A debut novel with the charm of a Ring Lardner tale-the story of a backwoods boy who has a briefly notorious career as a major-leaguer before becoming a prisoner of war in Japan. Andrew Jackson ``Gooseball'' Fielder grows up in Smackover, Arkansas, with brothers Jugs and Jude. He ``lived and breathed sports from can-see to can't-see.'' Along with instances of coming-of-age in the oil patch, we see Jackson developing his ``gooseball'' in a local pipeyard with his brother Jugs-who, however, joins the Navy and, before being shipped out, marries Dixie, a woman all three brothers are sweet on. After Paw takes sick and wastes away, Jackson is discovered by the St. Louis Browns. Then, following a stint in the minors, he's brought up, in 1941, to pitch against the Yankees in a pennant-deciding game. An inveterate worrier who ``fears being the goat,'' Jackson balks home the winning run, falls apart, and joins the Army Air Corps. Later, Jugs is killed, whereupon Jude makes his move on Dixie, and Jackson-in gunnery school and helpless to interfere- eventually gets sent on a mission over downtown Tokyo. Captured, he lives through a hideous physical ordeal in a pipe before a Japanese admiral, whose son wants to play ball, rescues him for a life of relative ease until the war ends. After the war, Jackson plays ball again, but Dixie is already married, and his wartime involvement with the Admiral-as well as other incidents while he was a prisoner-cause the Army to accuse him of treason. He beats the charge, but the big leagues blacklist him; he also has a final victorious showdown with Jude, who turns out to be an abusive animal. The voice is credible, and the humor just hard-edged enough to give the story a little spin. Ball fans will enjoy it, as will devotees of southern backwoods fiction.

Pub Date: April 1, 1991

ISBN: 0-87483-172-5

Page Count: 192

Publisher: August House

Review Posted Online: June 24, 2010

Kirkus Reviews Issue: March 1, 1991

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In 1880s New York, a young lad with inadequate means but an abundance of character uses his head, heart, and fists to battle his way out of the tenements. Johnny Woods works 12 hours a day at a sweatshop ironing men’s shirts. Since his father deserted his mother and five younger brothers and sisters, this 15-year-old youngster has valiantly toiled to help put bread on the table. Desperate for some extra cash, he signs up to box in a bar, only to get arrested—fighting was then illegal—and thrown into prison. In an unexpected twist, it’s the best thing that ever happened to him. There he meets Michael O’Shaunnessey, “Professor of the Science of Boxing,” and a “born teacher.” Returning home fit and trained, Johnny finds a paucity of job opportunities for politically unconnected and uneducated youths like himself, except in the boxing ring. There he soon piles up an impressive string of victories. Hard-working and kind, Johnny returns to school, spending his meager spare time with his five siblings, giving them by turn the treat of his undivided attention. Karr’s first-person narrative is fast-paced and instantly engrossing, and she captures her character’s dreams and dilemmas as well as the rhythm and excitement of the boxing matches, and the scenes, scents, and squalor of tenement life. Although Johnny is a little too good to be true, readers should be rooting for the kid with the killer punch and the soul of a Boy Scout both in and out of the ring. (Fiction. 12+)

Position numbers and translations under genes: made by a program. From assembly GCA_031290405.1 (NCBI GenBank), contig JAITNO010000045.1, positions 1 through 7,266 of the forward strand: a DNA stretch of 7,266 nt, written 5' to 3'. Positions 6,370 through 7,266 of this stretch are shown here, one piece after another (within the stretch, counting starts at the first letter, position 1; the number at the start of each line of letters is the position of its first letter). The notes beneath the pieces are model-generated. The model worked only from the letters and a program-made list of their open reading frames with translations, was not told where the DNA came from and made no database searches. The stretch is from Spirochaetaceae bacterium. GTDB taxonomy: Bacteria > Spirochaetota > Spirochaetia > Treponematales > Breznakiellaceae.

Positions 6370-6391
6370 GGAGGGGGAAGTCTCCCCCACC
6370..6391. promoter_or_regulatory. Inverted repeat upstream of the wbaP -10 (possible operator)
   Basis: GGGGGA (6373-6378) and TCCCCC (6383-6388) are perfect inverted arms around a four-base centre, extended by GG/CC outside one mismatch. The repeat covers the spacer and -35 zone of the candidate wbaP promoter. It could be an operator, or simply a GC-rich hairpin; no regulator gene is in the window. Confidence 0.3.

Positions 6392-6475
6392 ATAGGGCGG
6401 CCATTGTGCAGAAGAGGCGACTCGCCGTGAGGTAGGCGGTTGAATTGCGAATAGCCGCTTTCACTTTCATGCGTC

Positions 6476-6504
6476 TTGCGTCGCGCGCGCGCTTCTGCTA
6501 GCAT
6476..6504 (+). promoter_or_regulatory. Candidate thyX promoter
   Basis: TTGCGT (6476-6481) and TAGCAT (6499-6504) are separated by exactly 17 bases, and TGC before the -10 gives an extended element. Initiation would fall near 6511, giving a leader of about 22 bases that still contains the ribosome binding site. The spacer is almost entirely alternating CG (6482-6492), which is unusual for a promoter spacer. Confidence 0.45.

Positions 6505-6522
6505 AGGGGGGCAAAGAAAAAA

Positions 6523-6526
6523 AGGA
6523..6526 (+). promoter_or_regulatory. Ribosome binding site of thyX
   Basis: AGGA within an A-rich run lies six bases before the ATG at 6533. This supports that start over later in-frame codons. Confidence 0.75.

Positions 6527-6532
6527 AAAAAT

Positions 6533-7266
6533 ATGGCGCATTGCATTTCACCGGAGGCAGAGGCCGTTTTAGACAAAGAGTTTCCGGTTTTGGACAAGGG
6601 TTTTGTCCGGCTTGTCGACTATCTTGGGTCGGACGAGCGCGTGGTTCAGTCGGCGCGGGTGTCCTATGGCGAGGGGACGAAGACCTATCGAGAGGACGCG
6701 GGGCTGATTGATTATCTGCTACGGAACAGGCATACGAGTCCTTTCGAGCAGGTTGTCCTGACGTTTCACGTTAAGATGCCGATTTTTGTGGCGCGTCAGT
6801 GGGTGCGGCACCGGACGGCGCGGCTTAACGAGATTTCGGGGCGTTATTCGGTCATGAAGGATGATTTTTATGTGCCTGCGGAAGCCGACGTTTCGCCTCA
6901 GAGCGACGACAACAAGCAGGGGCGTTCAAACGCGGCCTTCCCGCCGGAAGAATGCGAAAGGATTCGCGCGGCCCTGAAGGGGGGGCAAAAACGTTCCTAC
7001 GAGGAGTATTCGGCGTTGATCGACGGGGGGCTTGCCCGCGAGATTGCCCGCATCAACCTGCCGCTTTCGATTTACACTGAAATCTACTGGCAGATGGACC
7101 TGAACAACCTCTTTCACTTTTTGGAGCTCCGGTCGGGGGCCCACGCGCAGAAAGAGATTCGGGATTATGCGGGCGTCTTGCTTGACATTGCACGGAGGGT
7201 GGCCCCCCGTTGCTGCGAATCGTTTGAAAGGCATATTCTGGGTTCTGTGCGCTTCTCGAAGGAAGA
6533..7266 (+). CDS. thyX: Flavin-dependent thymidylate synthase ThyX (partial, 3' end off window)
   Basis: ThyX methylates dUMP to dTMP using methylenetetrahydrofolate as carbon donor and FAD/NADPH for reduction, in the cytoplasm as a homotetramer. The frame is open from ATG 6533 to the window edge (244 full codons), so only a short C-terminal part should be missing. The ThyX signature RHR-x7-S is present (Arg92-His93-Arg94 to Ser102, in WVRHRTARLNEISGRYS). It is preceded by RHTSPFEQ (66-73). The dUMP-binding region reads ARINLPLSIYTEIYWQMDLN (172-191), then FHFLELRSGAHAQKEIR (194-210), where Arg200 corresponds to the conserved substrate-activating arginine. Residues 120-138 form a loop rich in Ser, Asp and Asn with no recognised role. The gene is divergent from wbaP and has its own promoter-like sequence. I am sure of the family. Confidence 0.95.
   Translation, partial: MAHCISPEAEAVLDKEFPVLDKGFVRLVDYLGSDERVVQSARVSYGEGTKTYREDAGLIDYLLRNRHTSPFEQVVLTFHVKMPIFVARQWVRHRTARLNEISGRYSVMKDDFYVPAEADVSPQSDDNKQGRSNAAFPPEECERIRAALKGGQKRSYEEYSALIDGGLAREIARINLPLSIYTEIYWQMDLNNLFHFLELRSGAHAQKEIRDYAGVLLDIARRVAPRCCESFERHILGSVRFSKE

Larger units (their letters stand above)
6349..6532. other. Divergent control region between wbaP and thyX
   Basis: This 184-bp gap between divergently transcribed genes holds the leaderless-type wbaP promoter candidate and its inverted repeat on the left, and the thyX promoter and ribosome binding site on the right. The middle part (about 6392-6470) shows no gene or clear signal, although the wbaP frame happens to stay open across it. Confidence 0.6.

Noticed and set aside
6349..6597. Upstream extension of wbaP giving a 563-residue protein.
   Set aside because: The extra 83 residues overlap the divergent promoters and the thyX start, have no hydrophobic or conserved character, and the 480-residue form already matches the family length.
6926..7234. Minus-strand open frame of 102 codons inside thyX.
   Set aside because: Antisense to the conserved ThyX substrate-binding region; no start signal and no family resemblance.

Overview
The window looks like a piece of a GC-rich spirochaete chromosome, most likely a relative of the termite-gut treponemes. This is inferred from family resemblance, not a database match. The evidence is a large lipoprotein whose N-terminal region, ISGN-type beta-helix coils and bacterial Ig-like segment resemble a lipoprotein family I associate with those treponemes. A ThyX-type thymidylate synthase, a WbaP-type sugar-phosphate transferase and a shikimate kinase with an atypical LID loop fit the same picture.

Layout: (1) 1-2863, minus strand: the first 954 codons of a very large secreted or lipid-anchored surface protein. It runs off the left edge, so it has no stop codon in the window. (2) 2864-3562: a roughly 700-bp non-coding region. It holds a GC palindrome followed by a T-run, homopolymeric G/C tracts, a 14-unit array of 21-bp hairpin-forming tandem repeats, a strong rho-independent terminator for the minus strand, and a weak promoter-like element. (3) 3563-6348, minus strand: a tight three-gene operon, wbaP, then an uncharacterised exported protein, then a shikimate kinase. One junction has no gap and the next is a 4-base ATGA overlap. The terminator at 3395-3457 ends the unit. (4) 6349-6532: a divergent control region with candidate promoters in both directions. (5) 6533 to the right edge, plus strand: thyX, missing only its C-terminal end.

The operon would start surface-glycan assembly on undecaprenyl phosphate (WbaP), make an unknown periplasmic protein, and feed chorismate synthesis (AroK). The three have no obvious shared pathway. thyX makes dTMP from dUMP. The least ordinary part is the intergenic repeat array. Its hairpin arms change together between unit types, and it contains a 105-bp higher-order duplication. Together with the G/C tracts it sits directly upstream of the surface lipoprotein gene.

Pub Date: Oct. 18, 2000

ISBN: 0-374-30921-3

Page Count: 144

Publisher: Farrar, Straus and Giroux

Review Posted Online: May 20, 2010

Kirkus Reviews Issue: Sept. 15, 2000

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Nicely executed fiction with a neatly-resolved ending that will leave readers smiling.


A short, empathetic novel for middle-schoolers that addresses learning disabilities and bullying.

Retired teacher Spurr’s prior experience with learning-disabled children shines as she compassionately illustrates the world of Jamie Parker and the way dyslexia affects his everyday life. Jamie’s learned much from his fisherman father (who isn’t a great reader but has a wealth of practical knowledge about nature), but still doesn’t understand why his dad is so adamant that Jamie focus on schoolwork. School is difficult for Jamie–dyslexia not only makes coursework a challenge, but he is subjected to the bullying of Ray Quinn. He would far rather spend the day on his dad’s boat than in the classroom. Jamie’s first year of middle school promises to be the same as all the others–special reading classes, abuse from Ray and stress headaches–with the exception of finding a friend in newcomer Oscar. Over the course of several months, Jamie grows as he experiences success on the soccer field, collaborates on an interesting research project with Oscar and realizes the unfortunate circumstances that motivate Ray’s behavior. Oscar and Jamie have complementary skills in school and learn a great deal about Native Americans for an important social studies project, as well as learn a difficult lesson about bullying when their project disappears, leaving them with the threat of failing their class. When Jamie’s dog Mac has an accident, Ray plays a pivotal role, and because of this new bond, the relationship among the three boys is transformed. The book contains age-appropriate vocabulary and natural dialogue, with likable characters that help flesh out the absorbing plot. Readers learn about human behavior as the book opens topics–including disabilities, families and the local environment–for further discussion.

Nicely executed fiction with a neatly-resolved ending that will leave readers smiling.

Pub Date: Oct. 26, 2007

ISBN: 978-0-595-43915-7

Page Count: -

Publisher: N/A

Review Posted Online: Dec. 29, 2010

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